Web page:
One of the most fundamental points of contention surrounding fiscal cliff negotiations is the need to raise more revenues and the source from which such revenues could be derived. Democrats suggest higher tax rates on the wealthy, while Republicans suggest elimination of loopholes and deductions. In the search for new revenues, it is particularly interesting to note what ideas politicians have not publicly floated. One such idea is a scheme that taxes corporations based on their carbon emissions into the atmosphere. The idea has come to be known as a carbon tax and, according to a recent study by the Massachusetts Institute of Technology, it could raise nearly $1.5 trillion between 2013 and 2023.
A carbon tax works by implementing an excise tax on the carbon content of fuel sold by manufacturers, producers, and importers. Because research has established the specific carbon content of various fossil fuels, it is easy to determine the amount of carbon dioxide emissions by simply knowing the amount of fossil fuels burned. Coal’s carbon content is the highest of common fossil fuels, with oil and petroleum based fuels in the medium range and natural gas occupying the lighter end of the spectrum. Most scenarios suggest a levy of $20 per ton of carbon emissions, with the rate gradually rising year by year to keep pace with inflation and to remain an effective deterrent. The annual increase, according to M.I.T., would be around 4 percent when adjusted. Since the taxing mechanism is implemented “upstream,” consumers would absorb the new tax through increased prices on goods and services requiring carbon-heavy processes.
Critics of such a plan typically come from the right side of the political spectrum and argue that a carbon tax could lead to job losses and higher utility rates. In addition, such a tax is highly interventionist and has the potential to drastically affect consumer and producer behavior, naturally irking the politically conservative. Further, with not one mention of climate change in the official Republican Party platform, it is easy to understand why a new tax designed to protect the environment has gained little ground.
Advocates of a carbon tax point to the potential revenue that could be generated as both a benefit and a way to address conservative criticisms that claim the tax will lead to unbearably higher prices. The Carbon Tax Center, one of the leading proponents of the tax, argues that the entire program could be revenue neutral through reductions in other areas of the tax code and through dividend checks to consumers, much like the program implemented in Alaska, thus offsetting the higher costs of goods and services. Additionally, the tax would undoubtedly result in utility providers moving to cleaner forms of energy that would be tax-free, like wind and solar power. Likewise, consumers would come to favor goods manufactured in a more environmentally friendly way, not necessarily for the sake of the environment, but rather for the sake of their wallet.
With the backdrop of the fiscal cliff negotiations, many commentators from both sides of the aisle have suggested that now would be an ideal time to consider a carbon tax. The tax would bring more revenue for the Democrats and, if implemented properly, could represent the simplification of the tax code desired by the Republicans. Additionally, the carbon tax has found unlikely allies in Exxon, Shell, and BP, particularly if the tax is combined with a reduction the 35 percent corporate income tax. The tax has the potential to create new energy jobs in industries like solar and wind power. As former Bush speechwriter David Frum points out, the tax would provide some certainty for a still-floundering economy, thereby stimulating economic growth. A recent New York Times article pointed out international initiatives to curtail global warming are unlikely to be reached, and events like Hurricane Sandy and a prolonged drought across the Midwest make negative repercussions of climate change difficult to deny. In this sense, the carbon tax has the potential to be a “win-win-win,” as termed by M.I.T. researchers. The tax would spur economic growth, address the nation’s crippling debt, and mitigate the consequences of climate change.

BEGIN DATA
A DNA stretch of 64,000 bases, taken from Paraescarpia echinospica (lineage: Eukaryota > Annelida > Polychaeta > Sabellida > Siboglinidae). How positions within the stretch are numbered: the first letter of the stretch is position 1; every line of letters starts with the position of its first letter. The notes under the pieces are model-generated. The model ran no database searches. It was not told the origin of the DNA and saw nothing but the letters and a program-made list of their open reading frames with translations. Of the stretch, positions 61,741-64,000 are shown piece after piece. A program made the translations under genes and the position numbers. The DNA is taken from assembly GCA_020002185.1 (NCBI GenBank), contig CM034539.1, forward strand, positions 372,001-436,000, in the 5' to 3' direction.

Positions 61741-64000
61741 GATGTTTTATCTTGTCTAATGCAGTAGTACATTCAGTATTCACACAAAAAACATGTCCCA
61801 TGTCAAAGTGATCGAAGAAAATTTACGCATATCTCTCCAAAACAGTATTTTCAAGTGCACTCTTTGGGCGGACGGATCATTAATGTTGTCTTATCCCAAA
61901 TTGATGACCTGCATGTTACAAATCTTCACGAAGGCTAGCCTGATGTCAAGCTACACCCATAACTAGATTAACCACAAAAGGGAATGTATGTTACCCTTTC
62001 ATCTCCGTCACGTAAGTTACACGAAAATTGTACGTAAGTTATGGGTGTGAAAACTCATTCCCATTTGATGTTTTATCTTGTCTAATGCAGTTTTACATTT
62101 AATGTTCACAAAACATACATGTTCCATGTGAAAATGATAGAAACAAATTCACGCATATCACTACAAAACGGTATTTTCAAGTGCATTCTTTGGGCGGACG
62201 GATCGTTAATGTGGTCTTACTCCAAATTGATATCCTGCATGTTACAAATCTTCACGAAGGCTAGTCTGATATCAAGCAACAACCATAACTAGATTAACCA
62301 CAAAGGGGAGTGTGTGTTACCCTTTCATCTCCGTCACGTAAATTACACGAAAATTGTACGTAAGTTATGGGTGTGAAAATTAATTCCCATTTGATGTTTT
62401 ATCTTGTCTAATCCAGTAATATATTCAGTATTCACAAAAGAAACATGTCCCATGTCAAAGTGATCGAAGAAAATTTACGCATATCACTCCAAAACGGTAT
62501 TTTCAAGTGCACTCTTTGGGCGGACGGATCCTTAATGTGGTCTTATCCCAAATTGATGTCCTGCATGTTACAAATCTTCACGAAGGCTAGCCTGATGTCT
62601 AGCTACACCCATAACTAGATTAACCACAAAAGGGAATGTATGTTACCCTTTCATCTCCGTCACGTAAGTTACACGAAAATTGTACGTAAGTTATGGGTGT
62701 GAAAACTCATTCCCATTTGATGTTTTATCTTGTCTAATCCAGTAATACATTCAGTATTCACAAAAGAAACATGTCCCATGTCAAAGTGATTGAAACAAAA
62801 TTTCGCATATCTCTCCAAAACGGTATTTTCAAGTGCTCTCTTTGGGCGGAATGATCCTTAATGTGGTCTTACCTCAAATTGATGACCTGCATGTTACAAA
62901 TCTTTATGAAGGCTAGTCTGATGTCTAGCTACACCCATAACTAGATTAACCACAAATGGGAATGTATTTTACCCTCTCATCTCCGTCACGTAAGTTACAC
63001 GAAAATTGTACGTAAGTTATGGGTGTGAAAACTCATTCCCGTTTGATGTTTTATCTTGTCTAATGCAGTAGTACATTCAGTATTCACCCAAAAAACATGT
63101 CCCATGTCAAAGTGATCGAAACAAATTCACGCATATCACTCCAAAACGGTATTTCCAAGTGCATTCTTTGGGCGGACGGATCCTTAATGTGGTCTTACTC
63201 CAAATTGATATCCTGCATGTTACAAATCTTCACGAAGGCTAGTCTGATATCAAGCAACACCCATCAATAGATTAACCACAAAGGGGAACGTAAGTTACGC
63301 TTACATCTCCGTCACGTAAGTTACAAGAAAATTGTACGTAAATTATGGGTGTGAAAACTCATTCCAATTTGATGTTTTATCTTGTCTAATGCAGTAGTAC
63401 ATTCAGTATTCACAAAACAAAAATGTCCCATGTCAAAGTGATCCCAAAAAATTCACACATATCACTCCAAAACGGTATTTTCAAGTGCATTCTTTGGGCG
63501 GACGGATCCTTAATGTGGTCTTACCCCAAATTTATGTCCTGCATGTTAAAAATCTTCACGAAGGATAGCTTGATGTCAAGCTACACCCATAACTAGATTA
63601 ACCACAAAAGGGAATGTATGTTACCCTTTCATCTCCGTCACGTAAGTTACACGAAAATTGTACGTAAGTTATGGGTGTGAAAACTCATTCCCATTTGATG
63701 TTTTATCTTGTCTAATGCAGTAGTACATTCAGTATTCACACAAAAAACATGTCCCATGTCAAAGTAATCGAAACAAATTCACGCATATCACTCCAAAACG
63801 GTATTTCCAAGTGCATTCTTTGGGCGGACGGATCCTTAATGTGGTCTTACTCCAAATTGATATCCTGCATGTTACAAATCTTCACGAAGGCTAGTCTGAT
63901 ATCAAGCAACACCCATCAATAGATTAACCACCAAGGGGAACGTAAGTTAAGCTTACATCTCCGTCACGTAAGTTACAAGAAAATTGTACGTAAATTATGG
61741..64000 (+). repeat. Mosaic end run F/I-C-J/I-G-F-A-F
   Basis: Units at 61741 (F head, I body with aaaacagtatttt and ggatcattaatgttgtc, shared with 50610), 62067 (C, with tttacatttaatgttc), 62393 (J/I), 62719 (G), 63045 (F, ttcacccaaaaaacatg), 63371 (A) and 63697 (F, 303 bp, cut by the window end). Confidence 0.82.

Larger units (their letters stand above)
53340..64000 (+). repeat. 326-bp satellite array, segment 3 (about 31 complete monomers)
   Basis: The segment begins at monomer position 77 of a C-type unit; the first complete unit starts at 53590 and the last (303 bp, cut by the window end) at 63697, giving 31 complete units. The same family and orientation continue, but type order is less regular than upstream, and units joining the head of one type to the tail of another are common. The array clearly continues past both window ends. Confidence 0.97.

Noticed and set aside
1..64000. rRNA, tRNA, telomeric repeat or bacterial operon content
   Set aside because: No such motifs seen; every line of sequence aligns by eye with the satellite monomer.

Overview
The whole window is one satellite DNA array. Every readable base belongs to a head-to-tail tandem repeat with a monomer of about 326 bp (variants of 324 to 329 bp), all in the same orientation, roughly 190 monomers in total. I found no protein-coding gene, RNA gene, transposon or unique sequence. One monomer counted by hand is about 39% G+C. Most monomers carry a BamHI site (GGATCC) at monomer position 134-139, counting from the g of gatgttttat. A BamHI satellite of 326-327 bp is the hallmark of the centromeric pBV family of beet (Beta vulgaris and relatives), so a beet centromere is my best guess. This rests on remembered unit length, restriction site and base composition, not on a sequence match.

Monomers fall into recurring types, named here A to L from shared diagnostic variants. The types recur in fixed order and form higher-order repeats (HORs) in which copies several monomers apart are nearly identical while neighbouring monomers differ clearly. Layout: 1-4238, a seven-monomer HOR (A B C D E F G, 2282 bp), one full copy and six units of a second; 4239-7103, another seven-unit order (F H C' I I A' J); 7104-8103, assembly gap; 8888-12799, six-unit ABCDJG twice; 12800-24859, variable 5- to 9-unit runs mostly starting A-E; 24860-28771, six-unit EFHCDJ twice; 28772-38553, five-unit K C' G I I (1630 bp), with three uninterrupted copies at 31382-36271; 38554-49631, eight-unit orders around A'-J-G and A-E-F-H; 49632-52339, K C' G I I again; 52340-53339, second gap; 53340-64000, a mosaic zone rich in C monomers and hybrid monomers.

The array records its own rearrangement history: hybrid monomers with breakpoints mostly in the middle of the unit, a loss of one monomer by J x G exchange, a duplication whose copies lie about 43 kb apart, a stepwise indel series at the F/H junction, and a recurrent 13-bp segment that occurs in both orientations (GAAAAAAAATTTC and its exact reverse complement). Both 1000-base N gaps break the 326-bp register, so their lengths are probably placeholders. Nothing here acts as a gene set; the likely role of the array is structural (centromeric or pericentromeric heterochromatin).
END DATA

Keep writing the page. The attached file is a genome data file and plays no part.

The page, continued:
However, skeptics of the efficacy of a carbon tax argue that American emissions are already decreasing and have a negligible role to play in the continued warming of the atmosphere. By the end of the century, American emissions will be responsible for only 7 percent of anthropogenic climate change, with developing countries and burgeoning populations like China and India accounting for the majority of the increase in temperature. In this way, one of the chief benefits of the tax is negated. Opponents of such a theory claim an American carbon tax will encourage more environmentally friendly activity in other countries, particularly since the tax will apply to imported energy sources. Having implemented a carbon tax in their own country, American officials would also have more leverage in encouraging sustainable activities on the part of developing nations around the world.
The confluence of critical periods in America’s environmental and financial future suggests a need for an innovative solution, yet the carbon tax has had only mentions of political impossibility and dismissal during negotiations thus far. Undoubtedly, the implementation of a carbon tax would be a complex process with many details to be ironed out. However, the omission of the carbon tax from the conversation on Capitol Hill is discouraging, regardless of whether one supports the tax or not. Without the inclusion of carbon taxes in the conversation, all options aren’t truly on the table.